3D printers are seriously cool, but as of right now, they are new technology and pretty unreliable. I have a year of 3D printing experience, and I have tried and failed again and again trying to print various models on my printer. However, after failing that many times I have learn a thing or two about settings and tricks to get 3D prints right the first time. If you have any questions, ask away in the comments, and please vote for me if this is helpful!
Step 1: Bed Adhesion
This is probably one of the most common ways any 3D print can fail. 3D printers work by building up objects layer by layer, and if the layers come off of the bed, you usually end up with plastic spaghetti instead of a clean printed part.
Three things contribute to bed adhesion:
- The bed surface (PET tape, glass, or other types)
- The material you are printing in (PLA, ABS, Nylon)
- And the heat of the bed (usually between 60 degrees and 90 degrees Celsius)
The best adhesion I've found for ABS consists of a 80-90° bed, PET tape, with a thin film of Elmer's Glue stick on top.
The best adhesion I've found for PLA is a 0-50° bed, PET tape or uncovered glass, and Elmer's Glue.
Suggestions and methods from comments include:
- Member gravityisweak suggested his method:
Use hair gel from the dollar store on hot glass for rock hard adherence with PLA.
- Member MikeTheSpike says:
I print ABS at 220 degrees Celsius on a 110 degree bed.
Step 2: Over Extrusion
Another common fail is over extrusion. Over extrusion happens when your 3D printer pushes out too much plastic too fast, causing a jam in the end of the nozzle. This jam builds up more and more until the hotend stops extruding altogether, leaving your print unfinished.
The best ways to prevent over extrusion are:
- Make sure you layer height is less than your nozzle diameter
- Increase your cooling fan's power (this will cool the plastic and cause it to slow down)
Step 3: Under Extrusion
On the flip side of over extrusion, under extrusion happens when the plastic coming out of the hotend is too cool. The layers are not hot enough too bond, and the print falls apart easily.
The best way to stop under extrusion is checking you nozzle for clogs, and increasing the hot end temperature. I suggest increasing it in five degree increments until you get a part that has good strength and good nozzle flow.
Step 4: Filament Gets Knotted
One of the most frustrating fails is when your filament is looped under itself and tightens until it is not extruding at all. The only way to fix this is:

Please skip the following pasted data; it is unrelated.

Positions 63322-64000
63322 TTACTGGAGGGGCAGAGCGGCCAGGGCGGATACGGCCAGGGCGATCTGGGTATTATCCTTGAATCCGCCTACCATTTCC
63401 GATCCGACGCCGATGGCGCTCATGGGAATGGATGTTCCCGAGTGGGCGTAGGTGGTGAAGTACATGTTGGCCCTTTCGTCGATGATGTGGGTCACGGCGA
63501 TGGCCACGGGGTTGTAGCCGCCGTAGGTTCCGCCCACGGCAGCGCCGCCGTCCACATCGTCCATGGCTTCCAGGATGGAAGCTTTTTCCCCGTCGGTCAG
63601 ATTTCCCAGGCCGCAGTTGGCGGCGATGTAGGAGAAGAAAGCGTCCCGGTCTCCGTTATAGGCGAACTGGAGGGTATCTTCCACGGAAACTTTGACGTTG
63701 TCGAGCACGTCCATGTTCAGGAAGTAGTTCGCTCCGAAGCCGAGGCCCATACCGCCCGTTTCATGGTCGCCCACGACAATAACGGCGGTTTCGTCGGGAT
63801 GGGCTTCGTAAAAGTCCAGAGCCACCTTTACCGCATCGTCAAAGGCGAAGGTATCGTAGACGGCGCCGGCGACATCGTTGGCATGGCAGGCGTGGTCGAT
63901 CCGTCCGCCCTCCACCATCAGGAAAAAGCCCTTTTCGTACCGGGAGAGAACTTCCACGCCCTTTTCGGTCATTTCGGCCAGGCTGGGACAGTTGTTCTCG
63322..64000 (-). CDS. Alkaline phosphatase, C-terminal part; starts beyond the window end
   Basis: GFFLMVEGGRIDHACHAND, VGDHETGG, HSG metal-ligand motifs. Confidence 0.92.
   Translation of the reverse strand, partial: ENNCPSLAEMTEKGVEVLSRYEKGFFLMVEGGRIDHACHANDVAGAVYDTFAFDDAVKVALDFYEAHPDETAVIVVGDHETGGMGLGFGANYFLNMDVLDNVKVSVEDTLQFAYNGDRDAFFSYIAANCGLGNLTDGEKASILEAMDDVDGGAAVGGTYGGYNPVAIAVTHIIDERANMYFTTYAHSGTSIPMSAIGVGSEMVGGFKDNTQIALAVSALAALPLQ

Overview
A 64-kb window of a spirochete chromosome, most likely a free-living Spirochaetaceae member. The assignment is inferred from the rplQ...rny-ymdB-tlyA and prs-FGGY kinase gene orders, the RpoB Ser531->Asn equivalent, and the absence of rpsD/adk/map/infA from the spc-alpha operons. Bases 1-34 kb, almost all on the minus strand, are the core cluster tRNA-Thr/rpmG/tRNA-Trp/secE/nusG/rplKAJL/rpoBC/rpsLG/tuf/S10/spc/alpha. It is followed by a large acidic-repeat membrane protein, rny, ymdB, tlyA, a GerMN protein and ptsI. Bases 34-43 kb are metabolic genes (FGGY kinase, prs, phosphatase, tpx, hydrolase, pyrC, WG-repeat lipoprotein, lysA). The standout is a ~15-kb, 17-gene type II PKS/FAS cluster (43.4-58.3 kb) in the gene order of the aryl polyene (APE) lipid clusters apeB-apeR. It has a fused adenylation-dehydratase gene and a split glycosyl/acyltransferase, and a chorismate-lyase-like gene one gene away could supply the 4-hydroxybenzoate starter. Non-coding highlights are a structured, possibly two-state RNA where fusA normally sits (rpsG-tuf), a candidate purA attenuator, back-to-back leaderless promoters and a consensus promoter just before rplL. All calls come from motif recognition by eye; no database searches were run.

When you change filaments, always make sure to hold the loose end firmly and put the spool back in the box, so that the end cannot slip under itself.
Step 5: Incorrectly Leveled Bed
On any 3D print, the bed must be perfectly level, or various problems will happen during the print, such as:
- Your part will not adhere to the build plate
- You part may warp
- The print can have blobs on the z layers
- The print will fall apart easily
Leveling your build plate is relatively simple.
Watch this great video on how to do it, or use my guide below.
Note:This video is not mine and I take no credit for it.
To level a 3D Printer's build plate (AKA print bed) you will need:
- A 3D Printer
- An Allen Key
- A Piece of Paper
Take a piece of letter paper, normal weight, and fold it in half. Place it under your 3D printers' nozzle and home the hotend onto the paper. The paper should be sandwiched between the bed and nozzle. Now, try to slide it out from under the nozzle. If the paper moves freely, the nozzle is too high above the print bed. If there is too much resistance (you have to pull firmly on the paper to free it), the nozzle is too close to the print bed.
Using your findings from step 1, take an Allen Key that fits your printers' bed clip, either:
- Loosen the Allen screw to raise the bed (Do this if the paper moved freely)
- Or tighten the Allen screw to lower the bed (Do this if the paper was to tight)
Repeat steps 1 and 2 for all four corners of the build plate.
Step 6: Print Print Print!
Have a good time 3D printing. It can get frustrating sometimes, but every time you fail, figure out what happened, and prevent that from ever happening again!
Second Prize in the
Spectacular Failures Contest
VectorRobo made it!